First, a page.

Smitty Johnson plays golf with his young son. And he is serious about teaching his son how to play the game well. Johnny Smith also plays golf with his young son, and he is equally serious about teaching his son to play well.
As you might imagine, they each have a different style in teaching. Mr. Johnson is a hindsight teacher. As he plays a round of golf with his son, he watches silently, sees the results, and then asks questions: What club did you use on that shot? Where were you trying to hit the ball? How far away from the green did you think you were? Did it turn out like you wanted? Then he encourages his son, “Hey, you’ll do better next time.”
Mr. Smith approaches his son a little differently. He is a foresight teacher. As they play golf, they will approach each shot together. Mr. Smith asks questions before the shot: What kind of lie does the ball have? How far are you from the hole? Where would you like to place the ball? Which club will be the best for this shot? Ok, give it a try. After the shot, he encourages his son, “Good shot!” or “That’s okay, you had the right idea; you’ll do better next time.”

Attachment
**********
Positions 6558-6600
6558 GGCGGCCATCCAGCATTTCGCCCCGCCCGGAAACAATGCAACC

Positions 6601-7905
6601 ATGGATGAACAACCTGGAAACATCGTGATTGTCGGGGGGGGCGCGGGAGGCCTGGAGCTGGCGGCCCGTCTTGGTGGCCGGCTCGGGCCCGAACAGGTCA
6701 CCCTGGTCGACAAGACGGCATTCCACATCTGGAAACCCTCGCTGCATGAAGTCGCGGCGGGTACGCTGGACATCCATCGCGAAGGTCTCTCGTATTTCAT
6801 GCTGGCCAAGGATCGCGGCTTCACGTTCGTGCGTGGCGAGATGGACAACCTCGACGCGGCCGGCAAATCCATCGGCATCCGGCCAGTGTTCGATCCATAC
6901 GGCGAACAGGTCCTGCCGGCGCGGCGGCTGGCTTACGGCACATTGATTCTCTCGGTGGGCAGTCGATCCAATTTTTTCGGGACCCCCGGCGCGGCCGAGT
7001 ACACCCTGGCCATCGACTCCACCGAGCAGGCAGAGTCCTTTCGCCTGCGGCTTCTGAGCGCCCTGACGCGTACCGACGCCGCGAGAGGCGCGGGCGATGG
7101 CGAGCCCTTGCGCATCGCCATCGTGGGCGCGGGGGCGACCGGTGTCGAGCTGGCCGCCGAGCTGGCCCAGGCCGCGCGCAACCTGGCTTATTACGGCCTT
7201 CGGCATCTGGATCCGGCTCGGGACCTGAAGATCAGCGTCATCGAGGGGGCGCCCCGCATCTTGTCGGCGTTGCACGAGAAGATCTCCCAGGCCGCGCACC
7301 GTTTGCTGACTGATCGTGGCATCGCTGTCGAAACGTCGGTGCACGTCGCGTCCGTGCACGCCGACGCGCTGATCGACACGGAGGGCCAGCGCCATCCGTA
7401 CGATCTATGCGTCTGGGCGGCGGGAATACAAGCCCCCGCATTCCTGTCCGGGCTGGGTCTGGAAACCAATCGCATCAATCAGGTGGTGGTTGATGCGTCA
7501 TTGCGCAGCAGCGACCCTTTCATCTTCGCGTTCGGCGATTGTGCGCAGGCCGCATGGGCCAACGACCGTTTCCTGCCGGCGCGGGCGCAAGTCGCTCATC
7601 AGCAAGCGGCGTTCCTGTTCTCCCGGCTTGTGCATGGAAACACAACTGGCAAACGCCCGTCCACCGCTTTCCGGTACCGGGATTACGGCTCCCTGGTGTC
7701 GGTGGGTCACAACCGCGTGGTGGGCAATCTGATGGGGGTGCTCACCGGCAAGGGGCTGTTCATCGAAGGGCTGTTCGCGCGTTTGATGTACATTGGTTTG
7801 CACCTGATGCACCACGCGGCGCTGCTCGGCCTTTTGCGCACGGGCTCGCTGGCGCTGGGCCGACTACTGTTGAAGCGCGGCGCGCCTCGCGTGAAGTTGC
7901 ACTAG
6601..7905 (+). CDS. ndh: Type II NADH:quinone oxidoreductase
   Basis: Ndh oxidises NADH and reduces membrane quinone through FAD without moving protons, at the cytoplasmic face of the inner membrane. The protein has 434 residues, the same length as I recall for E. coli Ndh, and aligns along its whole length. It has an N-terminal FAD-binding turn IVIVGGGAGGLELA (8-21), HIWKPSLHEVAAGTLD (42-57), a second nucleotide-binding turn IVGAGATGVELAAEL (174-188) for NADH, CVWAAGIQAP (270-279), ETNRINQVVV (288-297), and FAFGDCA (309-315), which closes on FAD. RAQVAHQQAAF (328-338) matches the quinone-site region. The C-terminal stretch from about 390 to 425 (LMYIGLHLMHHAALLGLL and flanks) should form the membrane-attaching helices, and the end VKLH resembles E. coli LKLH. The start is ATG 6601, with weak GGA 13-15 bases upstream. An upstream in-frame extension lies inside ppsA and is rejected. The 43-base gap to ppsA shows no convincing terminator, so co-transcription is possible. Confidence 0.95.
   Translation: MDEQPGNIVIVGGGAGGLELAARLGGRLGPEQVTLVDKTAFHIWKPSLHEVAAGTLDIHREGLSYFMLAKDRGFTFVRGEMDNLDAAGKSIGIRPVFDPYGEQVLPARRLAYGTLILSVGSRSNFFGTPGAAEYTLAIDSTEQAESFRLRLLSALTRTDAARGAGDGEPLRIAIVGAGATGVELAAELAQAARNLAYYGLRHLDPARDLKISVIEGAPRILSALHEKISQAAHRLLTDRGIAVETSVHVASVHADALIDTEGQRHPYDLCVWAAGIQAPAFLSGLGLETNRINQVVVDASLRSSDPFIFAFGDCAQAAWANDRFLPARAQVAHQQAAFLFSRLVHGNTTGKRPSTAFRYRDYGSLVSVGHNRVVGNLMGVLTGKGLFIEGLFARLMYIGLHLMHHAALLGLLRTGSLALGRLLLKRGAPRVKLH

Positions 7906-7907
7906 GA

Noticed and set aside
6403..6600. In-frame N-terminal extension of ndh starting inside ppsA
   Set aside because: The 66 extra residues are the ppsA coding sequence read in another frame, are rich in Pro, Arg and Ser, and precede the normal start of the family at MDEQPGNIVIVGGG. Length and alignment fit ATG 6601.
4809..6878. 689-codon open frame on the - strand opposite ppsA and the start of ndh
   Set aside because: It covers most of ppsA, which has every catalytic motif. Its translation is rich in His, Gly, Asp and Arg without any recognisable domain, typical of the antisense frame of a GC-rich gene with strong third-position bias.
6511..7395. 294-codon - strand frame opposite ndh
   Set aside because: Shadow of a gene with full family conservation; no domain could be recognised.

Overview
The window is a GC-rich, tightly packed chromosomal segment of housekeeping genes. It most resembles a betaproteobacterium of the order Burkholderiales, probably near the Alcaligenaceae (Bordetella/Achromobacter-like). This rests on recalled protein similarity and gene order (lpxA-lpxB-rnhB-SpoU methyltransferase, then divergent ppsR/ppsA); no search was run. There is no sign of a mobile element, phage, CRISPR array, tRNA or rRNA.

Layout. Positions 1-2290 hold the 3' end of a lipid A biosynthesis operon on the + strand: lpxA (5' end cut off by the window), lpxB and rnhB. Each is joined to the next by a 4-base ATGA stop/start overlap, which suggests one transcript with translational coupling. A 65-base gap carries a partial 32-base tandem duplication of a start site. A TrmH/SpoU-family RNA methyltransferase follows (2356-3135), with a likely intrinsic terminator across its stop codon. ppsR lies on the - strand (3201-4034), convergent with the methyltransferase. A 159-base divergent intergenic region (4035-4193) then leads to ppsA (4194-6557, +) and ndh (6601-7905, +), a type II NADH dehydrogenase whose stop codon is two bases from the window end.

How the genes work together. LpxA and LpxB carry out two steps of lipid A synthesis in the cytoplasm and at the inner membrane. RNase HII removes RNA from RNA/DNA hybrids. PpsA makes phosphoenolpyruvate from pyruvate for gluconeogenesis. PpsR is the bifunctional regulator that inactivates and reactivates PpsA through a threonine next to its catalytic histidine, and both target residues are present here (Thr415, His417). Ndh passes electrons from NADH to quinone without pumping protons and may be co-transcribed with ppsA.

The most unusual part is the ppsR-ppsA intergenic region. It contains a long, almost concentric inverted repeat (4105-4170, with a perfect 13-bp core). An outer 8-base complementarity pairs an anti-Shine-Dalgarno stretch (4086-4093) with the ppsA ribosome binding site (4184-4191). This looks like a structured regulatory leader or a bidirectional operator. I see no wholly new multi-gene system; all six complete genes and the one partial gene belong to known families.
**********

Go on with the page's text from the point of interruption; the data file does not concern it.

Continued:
There doesn’t seem to be a lot of difference in their approaches. Each of these dads is doing a good job, but Mr. Johnson would do well to learn from Mr. Smith this particular key:
Preparation is better than critique.
Mr. Smith is letting his son benefit from his experience on each shot. Asking the foresight questions is teaching his son to think ahead, to look down the road, to make decisions on his own.
I trust that you understand that this is not just about golf. It’s about life. If we approach the events of our children’s lives with some foresight, we can prepare them for success or for disappointment. Our experiences can be a deep well of wisdom for them. We can be training them to make decisions on their own.
Both of these golfer dads asked questions; kudos to them. Asking questions teaches our children to think through the episodes of their young lives. Asking a question encourages them to think about things, to develop their own discernment and observation skills. Telling them everything hinders their ability to develop their own powers of discernment. By asking questions, we equip them to become their own interpreters of life, to think for themselves.
Asking questions ahead of time teaches them to see through mature eyes. Asking questions afterwards may mean that emotional reactions to their own bad decisions can interfere with the learning process. If there is no mistake to overcome, the learning can be more effective. Just before a decision, there is a desire to do well, and this motivates them to hear and to try their best.
By the way, one of the sons mentioned above has become quite a golfer. Check out this link and scroll down to the “Jimmy Green Results.” His first name is Cy and he is ten years old: Click here.